When She Flew, Jennie's fourth novel, is the fictionalization of true events, and after much research, she let her imagination run wild to create this evocative story of an Iraq war vet raising his daughter in the wild and the single mom/policewoman who breaks all the rules when ordered to separate them, risking everything to help them escape. This story explores the issues of raising children in today's world, living within the system as opposed to rejecting it, the toll of war on families, and introduces a young heroine raised in the forest who thrives through the worst of circumstances.
How the publisher describes it:
Police officer Jessica Villareal has always played by the book and tried to do the right thing: She's worked hard at her job and even harder at her family. Despite all that, she finds herself approaching midlife divorced, estranged from her daughter, alone... and completely unhappy. And she's wondering if she ever made a right choice in her life.
But then Jess discovers an Iraq vet and his young daughter living off the radar in the Oregon woods, avoiding the comfortsand cursesof modern life. Her colleagues on the force are determined to uproot and separate Lindy and her father, but Jess knows the damage of losing those you love, and believes the pair is safer and happier together.
Jess recognizes her chance to make a difference by doing something she's never dared. Because even though she's used to playing by the rules, there are times when they need to be broken...
NAL/Penguin trade paperback November 2009, ISBN: 978-0451227980
"...A taut, beautifully rendered novel about an injured war veteran, his bright young daughter, and a street-smart police officer who has lost almost more than she can bear. When their lives become entangled, what results has all the urgency of a thriller and offers a moving exploration of parental love and the lengths to which one person will go to take care of another." Marisa de los Santos, New York Times bestselling author of Love Walked In and Belong to Me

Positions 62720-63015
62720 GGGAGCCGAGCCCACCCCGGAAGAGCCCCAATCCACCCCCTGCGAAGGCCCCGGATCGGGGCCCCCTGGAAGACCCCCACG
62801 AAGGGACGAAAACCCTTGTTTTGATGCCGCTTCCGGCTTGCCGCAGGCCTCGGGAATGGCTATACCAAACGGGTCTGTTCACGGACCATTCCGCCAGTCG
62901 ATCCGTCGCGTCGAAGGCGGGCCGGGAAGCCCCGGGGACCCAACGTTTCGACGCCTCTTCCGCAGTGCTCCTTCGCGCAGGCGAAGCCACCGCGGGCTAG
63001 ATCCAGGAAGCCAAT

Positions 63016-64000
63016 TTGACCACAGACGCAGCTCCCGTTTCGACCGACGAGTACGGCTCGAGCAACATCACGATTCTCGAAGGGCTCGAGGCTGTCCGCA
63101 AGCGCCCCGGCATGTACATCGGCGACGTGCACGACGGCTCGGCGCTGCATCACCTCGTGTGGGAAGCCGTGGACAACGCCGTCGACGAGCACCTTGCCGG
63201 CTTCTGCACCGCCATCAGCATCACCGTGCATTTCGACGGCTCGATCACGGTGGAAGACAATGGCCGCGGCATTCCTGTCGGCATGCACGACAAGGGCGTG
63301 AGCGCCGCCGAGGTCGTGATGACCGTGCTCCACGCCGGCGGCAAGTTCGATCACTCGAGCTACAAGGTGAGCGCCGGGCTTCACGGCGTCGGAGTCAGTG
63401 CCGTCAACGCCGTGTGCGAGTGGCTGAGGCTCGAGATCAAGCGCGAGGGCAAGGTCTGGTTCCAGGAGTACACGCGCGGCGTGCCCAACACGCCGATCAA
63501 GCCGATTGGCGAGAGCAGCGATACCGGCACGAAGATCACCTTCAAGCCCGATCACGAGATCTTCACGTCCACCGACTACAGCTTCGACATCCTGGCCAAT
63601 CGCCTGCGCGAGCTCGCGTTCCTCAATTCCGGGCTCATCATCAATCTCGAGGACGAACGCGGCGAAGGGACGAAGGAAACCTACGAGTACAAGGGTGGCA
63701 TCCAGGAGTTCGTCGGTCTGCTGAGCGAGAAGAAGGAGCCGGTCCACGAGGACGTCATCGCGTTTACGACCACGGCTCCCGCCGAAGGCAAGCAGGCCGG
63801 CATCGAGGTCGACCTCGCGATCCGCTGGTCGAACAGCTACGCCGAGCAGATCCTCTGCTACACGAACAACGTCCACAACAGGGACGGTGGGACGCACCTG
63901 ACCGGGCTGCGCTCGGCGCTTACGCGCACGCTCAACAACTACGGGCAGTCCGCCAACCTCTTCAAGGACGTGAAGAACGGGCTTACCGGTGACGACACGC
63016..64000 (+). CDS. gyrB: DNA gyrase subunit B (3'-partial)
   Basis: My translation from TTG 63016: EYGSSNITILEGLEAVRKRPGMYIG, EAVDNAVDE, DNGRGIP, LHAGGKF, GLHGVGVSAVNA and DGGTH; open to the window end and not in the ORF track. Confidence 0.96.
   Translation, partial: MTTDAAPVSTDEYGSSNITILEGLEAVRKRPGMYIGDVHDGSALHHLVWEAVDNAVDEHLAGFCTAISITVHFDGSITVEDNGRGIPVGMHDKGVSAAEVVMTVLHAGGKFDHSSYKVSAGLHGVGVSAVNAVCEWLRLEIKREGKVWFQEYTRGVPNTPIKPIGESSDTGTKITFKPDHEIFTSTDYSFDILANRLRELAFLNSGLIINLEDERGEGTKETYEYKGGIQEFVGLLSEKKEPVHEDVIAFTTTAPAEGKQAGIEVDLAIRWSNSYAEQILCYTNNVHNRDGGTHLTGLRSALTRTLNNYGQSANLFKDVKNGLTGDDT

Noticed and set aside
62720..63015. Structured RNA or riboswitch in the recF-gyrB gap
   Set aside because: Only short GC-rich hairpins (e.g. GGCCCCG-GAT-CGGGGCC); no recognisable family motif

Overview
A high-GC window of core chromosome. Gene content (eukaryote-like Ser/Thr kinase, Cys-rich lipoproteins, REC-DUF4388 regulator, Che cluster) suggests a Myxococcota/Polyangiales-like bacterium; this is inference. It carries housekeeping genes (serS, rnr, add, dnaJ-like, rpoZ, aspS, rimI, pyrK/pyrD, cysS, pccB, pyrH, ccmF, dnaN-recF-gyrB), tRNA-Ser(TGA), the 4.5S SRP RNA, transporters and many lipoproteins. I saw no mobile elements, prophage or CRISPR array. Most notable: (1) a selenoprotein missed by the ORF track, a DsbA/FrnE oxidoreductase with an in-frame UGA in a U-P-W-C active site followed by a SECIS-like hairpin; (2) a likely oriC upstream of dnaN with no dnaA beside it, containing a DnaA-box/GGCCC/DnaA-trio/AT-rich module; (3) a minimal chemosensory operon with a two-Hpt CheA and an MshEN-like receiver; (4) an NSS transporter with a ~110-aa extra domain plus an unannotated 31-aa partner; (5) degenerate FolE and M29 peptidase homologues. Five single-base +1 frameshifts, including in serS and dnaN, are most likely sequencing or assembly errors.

"Jennie Shortridge has done it again. Her novels are delightful and compelling stories of real-world characters in mildly dysfunctional lives struggling for wisdom. This one, the story of a courageous and independent woman cop and a remarkably insightful feral girl, will grab you from the start and warm your heart with its originality and honesty. You'll want to share this story with your friends." Selden Edwards, author of The Little Book
WHEN SHE FLEW is one of the books being buzzed about at More.com!
"A novel with real heart that takes the big issues of returning war veterans and child custody, the hard social choices that make us human, and explores them on an intimate scale. The voice of thirteen-year-old Lindy, interspersed throughout the story, is a welcome addition to the world of child narrators." Erica Bauermeister, author of The School of Essential Ingredients
"A mesmerizing tale of love, damage, and resurrection, propelled by a girl whose gifts are a marvel of the human spirit." Randy Sue Coburn, author of A Better View of Paradise
"Jennie Shortridge's heartfelt new novel takes the reader on a journey into the wilderness of the human spirit and the meaning of home. Against an evocative Northwest landscape, her beloved characters struggle with the ties that bind, ultimately finding the answer to what sets us free." Heather Barbieri, author of The Lace Makers of Glenmara
"Jennie Shortridge has based her novel on the true story of a homeless man and his daughter and uses it to write about a woman who finds her life after losing it and who wants to help a lost family keep theirs. The book is filled with a wonderful supporting cast...When She Flew asks, What is a family? What is safety? How do we love? And ultimately, how do we find our wings and fly?" Shelf Awareness (read the full review here)
"Seattle writer Shortridge's novel is inspired by real-life events surrounding an Iraq vet and his 13-year-old daughter discovered living in the woods outside Portland. There's truth to the story about a girl and her father living in a park off the grid and a police officer's decision to become involved in their lives. But the author's portrayal of Villareal, a middle-aged cop and grandmother, adds a personal, grounding element to a suspenseful story." The Seattle Times